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Boxcars711 Old Time Radio Pod
A Feature of W.P.N.M Radio
Category: Kids & Family
Location: Philadelphia, PA.
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Bob Camardella began podcasting at Podomatic in October 2005 and at the Radio Nostalgia Network at Libsyn.com in January 2006...

by Bob Camardella
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December 14, 2017 05:00 AM PST
A Story Goes With It (Aired August 21, 1949)
Damon Runyon Theater - Broadcast from January to December 1949, "The Damon Runyon Theater" dramatized 52 of Runyon's short stories for radio. Damon Runyon (October 4, 1884 – December 10, 1946) was a newspaperman and writer. He was best known for his short stories celebrating the world of Broadway in New York City that grew out of the Prohibition era. He spun tales of gamblers, petty thieves, actors and gangsters; few of whom go by "square" names, preferring instead to be known as "Nathan Detroit", "Big Jule", "Harry the Horse", "Good Time Charlie", "Dave the Dude", and so on. These stories were written in a very distinctive vernacular style: a mixture of formal speech and colorful slang, almost always in present tense, and always devoid of contractions. THIS EPISODE: August 21, 1949. Program #47. Mayfair syndication. "A Story Goes With It". Commercials added locally. A beautiful doll in a wheelchair needs an operation, and it all depends on, "Never Despair." Damon Runyon (author), John Brown, Richard Sanville (director), Russell Hughes (adaptor), Vern Carstensen (production supervisor), Frank Gallop (announcer). 28:30. Episode Notes From The Radio Gold Index.

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December 13, 2017 11:00 PM PST
Namely Murder (Aired June 27, 1951)
As a detective--gentleman or otherwise--Rex Harrison lends a distinctively intelligent and understated confidence to the role. He's not quite as nonchalant as The Thin Man's Nick Charles, not as arrogant as Philo Vance, and not as melodramatic as Sherlock Holmes or Radio's Philip Marlowe. In short, he's both 'just right' and entirely fascinating--and competent--as detective Rex Saunders. Leon Janney's rendition of Saunders' assistant, Alec, complements Harrison's delivery of his Saunders characterization. Not the typical stooge assistant, nor quite as clever as Nero Wolfe's Archie, Leon Janney's Alec is given the same latitude as some of Radio's other more helpful detective assistants. Show Notes From The Digital Deli. THIS EPISODE: June 27, 1951. NBC network. "The Most Malignant Of Diseases...Namely Murder". Sponsored by: RCA Victor. Leon Janney, Himan Brown (director), Rex Harrison, Edward Adamson (writer), Kenneth Banghart (announcer). 28:15. Episode Notes From The Radio Gold Index.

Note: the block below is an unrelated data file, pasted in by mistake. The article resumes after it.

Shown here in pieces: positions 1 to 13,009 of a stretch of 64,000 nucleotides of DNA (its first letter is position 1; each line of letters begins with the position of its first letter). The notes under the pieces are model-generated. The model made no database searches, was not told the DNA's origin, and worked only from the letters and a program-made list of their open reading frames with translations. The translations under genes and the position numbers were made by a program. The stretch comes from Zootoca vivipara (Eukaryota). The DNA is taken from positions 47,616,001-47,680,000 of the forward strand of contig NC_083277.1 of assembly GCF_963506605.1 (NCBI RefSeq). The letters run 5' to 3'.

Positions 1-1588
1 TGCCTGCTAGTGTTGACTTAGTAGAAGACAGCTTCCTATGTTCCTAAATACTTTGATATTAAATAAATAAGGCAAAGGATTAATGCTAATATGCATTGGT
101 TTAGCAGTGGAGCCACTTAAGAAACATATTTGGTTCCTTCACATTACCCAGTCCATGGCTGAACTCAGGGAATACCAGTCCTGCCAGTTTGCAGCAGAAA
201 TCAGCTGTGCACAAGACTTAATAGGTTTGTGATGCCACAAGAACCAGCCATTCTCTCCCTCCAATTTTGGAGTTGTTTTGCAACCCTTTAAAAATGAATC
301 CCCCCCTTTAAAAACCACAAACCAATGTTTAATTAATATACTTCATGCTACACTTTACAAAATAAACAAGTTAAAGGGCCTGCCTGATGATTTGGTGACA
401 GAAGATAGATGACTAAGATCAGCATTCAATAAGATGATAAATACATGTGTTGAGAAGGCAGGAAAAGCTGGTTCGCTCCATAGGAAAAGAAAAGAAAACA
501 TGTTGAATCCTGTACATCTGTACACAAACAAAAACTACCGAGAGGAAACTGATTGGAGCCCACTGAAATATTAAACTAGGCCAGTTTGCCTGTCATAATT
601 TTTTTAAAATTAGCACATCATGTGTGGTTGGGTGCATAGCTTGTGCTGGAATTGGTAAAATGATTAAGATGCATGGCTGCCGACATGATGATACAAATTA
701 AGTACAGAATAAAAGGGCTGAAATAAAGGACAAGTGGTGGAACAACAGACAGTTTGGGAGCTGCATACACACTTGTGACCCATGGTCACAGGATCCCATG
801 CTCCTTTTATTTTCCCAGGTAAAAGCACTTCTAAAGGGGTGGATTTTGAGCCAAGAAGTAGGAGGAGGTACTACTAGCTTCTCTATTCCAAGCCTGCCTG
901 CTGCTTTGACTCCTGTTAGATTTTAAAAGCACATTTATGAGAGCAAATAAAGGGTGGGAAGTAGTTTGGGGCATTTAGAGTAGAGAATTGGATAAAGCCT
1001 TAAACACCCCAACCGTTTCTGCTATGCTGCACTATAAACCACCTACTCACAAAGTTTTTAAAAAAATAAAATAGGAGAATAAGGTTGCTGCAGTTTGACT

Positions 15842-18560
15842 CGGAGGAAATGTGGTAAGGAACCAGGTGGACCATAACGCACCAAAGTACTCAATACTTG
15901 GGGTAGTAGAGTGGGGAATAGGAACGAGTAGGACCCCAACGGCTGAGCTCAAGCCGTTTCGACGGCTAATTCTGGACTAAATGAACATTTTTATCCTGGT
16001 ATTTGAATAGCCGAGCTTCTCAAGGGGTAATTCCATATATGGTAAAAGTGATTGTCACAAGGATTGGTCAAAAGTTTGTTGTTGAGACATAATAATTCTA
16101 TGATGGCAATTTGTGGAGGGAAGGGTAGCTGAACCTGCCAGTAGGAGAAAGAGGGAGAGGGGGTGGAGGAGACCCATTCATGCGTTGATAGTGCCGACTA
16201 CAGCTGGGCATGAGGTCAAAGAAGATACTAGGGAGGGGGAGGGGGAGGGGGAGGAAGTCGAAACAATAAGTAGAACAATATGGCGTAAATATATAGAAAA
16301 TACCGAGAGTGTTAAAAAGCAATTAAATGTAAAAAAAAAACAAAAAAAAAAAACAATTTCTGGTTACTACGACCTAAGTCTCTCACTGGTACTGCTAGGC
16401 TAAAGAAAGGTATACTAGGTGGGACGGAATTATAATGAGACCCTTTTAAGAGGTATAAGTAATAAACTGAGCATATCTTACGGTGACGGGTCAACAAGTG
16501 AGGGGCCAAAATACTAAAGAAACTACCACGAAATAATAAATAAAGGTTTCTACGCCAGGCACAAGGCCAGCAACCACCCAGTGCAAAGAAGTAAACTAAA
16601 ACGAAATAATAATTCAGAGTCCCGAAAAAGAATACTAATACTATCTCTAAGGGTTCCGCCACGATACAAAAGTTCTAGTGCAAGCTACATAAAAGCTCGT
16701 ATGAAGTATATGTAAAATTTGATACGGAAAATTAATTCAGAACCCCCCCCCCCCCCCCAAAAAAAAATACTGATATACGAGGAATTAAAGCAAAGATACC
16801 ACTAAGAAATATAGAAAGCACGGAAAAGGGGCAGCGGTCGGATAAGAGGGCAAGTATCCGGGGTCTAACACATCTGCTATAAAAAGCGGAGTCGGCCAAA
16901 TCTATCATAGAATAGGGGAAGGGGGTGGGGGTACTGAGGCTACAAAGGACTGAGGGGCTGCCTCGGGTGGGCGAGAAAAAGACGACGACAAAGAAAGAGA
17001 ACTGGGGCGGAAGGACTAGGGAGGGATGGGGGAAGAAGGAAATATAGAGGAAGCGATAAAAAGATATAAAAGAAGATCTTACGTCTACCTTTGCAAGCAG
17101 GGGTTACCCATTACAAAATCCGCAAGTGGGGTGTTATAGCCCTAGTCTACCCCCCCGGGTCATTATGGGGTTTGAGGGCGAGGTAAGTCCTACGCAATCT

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December 13, 2017 06:00 PM PST
The Target (Aired August 10, 1955)
The FBI in Peace and War was a radio crime drama inspired by Frederick Lewis Collins' book, The FBI in Peace and War. The idea for the show came from Louis Pelletier who wrote many of the scripts. Among the show's other writers were Jack Finke, Ed Adamson and Collins. It aired on CBS from November 25, 1944 to September 28, 1958, it had a variety of sponsors (including Lava Soap, Wildroot Cream-Oil, Lucky Strike, Nescafe and Wrigley's) over the years. In 1955 it was the eighth most popular show on radio, as noted in Time, The Nielsen ratings. THIS EPISODE: August 10, 1955. CBS network origination, AFRTS rebroadcast. "The Target". A bank robber seeks refuge from fellow gangsters aboard a decrepit freighter. Martin Blaine, Don Briggs, Robert Readick, Robert Dryden, Frederick L. Collins (creator), Betty Mandeville (producer, director). 24:14. Episode Notes From The Radio Gold Index.

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December 13, 2017 12:55 PM PST
Murder In Jazz Time (Aired April 20, 1948)
The Mysterious Traveler eventually became one of the sixteen highest rated Radio programs of their era. WOR and MBS took great pride in putting together a program that could rival Radio giants CBS, ABC, and NBC throughout the era. During its heyday The Mysterious Traveler spawned several similar thriller genre programs such as The Strange Dr. Wierd (1945), The Sealed Book (1945), Dark Venture (1946), Murder By Experts (1949), and The Teller of Tales (1950). The thriller genre was not new to Radio in the 1940s. The Witch's Tale had aired from 1931 to 1938 over The Mutual Broadcasting System and WOR. CBS had tried--and failed at--their own The Witching Hour for three months in 1932. THIS EPISODE: April 20, 1948. Mutual network. "Murder In Jazz Time". Sustaining. A man murders a jazz musician in New Orleans. T, the musician's music comes back to haunt the killer. David Kogan (writer, producer, director), Maurice Tarplin (as "The Traveler"), Robert A. Arthur (writer). 25:54. Episode Notes From The Radio Gold Index.